It is strange, isn’t it, that this older prophet would deliberately lie to the younger prophet, then be used by God to deliver the news of judgment against the younger man. Why would he tell such a lie? Was he so lonely in his service for the Lord that he would deceive God’s man for his own selfish reasons? And why was the older prophet not judged by the Lord for his lie? The scriptures do not answer these questions, nor do they tell us why the Lord bound the younger prophet by the seemingly arbitrary commands to not eat or drink or use the same route in Israel. What the passage seems to be telling us, however, is to be careful about our own obedience. It was hypocritical for the younger prophet to condemn Jeroboam’s disobedience then disobey the Lord himself. Yes, Jeroboam’s disobedience was much more serious than the younger prophet’s was. And, yes, it is true that the younger prophet was deceived by someone he thought he could trust and should have been able to trust. But the younger prophet had God’s clear word to him. He had already seen God confirm his word to Jeroboam so he should have taken God’s personal commands to him just as seriously. Furthermore, he should have known that God does not arbitrarily change his mind or his commands; the right thing to do, the wise thing to do, was to remain obedient to what God had told him despite a convincing word from a trusted older prophet. It didn’t matter if Jeroboam was the one issuing the dinner invitation (vv. 7-10) or if a trusted older prophet invited him (vv. 16-19), it was sin either way to disobey the Lord’s word. This is what we should cling to when someone we trust departs from God’s clear commands. It is always awkward and confusing to see someone we respect and admire sin or contradict God’s word, but if you walk with God long enough it will happen to you. The challenge in that moment is to cling to God’s word yourself instead of being disenchanted or falling into disobedience yourself.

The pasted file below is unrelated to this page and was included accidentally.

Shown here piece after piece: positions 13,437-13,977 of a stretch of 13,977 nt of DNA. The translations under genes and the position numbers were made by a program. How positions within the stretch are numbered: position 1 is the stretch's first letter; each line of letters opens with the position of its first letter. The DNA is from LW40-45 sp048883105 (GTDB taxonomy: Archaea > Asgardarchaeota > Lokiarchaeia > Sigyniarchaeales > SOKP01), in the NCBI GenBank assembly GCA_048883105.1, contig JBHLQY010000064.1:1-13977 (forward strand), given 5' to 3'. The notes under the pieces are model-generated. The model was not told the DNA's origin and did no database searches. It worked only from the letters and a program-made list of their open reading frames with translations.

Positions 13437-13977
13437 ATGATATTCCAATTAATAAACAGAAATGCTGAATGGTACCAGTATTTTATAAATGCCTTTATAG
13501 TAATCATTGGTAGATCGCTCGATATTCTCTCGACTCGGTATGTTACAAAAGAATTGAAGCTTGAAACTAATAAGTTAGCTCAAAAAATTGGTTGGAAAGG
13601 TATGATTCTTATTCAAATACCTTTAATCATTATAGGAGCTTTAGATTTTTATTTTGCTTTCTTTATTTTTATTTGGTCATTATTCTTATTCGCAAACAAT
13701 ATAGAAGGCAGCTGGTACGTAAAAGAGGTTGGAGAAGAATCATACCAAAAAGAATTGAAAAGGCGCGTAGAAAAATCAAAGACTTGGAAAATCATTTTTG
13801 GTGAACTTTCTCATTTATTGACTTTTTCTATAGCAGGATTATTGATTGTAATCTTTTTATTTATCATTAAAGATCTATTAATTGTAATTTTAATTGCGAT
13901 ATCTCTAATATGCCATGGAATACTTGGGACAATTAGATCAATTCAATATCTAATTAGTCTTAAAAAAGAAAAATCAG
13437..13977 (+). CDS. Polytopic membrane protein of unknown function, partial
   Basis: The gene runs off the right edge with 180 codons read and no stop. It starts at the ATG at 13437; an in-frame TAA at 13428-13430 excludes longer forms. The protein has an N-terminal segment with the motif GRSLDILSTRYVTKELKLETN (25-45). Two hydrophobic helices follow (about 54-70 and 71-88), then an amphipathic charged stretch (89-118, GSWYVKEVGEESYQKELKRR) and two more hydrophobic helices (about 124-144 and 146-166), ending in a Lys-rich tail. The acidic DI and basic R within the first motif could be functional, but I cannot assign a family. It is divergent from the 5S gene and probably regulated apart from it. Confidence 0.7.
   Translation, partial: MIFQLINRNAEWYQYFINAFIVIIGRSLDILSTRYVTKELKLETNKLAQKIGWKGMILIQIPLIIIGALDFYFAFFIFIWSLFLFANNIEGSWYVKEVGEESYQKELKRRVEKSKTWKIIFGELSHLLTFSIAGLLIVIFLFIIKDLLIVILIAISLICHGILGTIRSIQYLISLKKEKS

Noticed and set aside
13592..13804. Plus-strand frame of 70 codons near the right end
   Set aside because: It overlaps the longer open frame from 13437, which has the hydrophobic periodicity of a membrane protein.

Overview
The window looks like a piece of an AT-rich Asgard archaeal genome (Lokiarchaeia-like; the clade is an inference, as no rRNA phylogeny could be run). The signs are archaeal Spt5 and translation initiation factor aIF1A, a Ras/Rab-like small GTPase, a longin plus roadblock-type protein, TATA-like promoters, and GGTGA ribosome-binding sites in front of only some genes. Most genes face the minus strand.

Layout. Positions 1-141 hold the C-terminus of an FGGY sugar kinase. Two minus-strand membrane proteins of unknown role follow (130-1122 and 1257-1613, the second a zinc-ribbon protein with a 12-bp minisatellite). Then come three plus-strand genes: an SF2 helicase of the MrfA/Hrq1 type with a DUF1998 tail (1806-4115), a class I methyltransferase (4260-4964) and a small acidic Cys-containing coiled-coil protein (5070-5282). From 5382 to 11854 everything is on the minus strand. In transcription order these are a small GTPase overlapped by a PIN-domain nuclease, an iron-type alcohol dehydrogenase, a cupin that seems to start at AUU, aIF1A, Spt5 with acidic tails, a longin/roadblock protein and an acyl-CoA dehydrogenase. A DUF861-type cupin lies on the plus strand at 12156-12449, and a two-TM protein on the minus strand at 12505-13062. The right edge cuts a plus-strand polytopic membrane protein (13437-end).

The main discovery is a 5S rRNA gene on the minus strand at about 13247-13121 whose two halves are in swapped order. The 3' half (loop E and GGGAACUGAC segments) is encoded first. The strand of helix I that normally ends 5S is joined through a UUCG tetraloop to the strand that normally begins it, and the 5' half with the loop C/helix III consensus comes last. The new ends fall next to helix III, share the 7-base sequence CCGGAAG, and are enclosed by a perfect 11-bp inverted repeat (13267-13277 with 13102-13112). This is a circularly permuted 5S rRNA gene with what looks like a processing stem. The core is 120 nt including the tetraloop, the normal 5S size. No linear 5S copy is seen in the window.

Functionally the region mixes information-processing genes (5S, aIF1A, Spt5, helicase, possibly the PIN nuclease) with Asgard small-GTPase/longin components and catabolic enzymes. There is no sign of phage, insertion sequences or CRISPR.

One final thought: the younger prophet could have repented when he was confronted with his own disobedience. Why he didn’t repent is unknown to us; however, my understanding is that when God prophesies judgment he is giving his people the opportunity to repent. This is how we ought to receive confrontation, if it is biblical. Don’t ignore it, minimize it, make excuses for yourself, or try to refute it; embrace it as the Lord’s grace to keep you from greater sin and the consequences that come from sin. When verse 33 says, “Even after this, Jeroboam did not change his evil ways…” I think we are to understand that Jeroboam heard of the demise of this young prophet and the circumstances behind it. In other words, the younger prophet’s life and death were another illustration to Jeroboam of the danger of disregarding God’s word. Yet, despite all this, he did not repent. May God give us the grace to respond properly to his word in ways the men in this passage refused to do.

Now for your thoughts: What stood out in your Bible reading for today? What questions do you have about what you read? What are your thoughts about what I wrote above? Post them in the comments below or on our Facebook page. And, feel free to answer and interact with the questions and comments of others. Have a great day; we’ll talk scripture again tomorrow.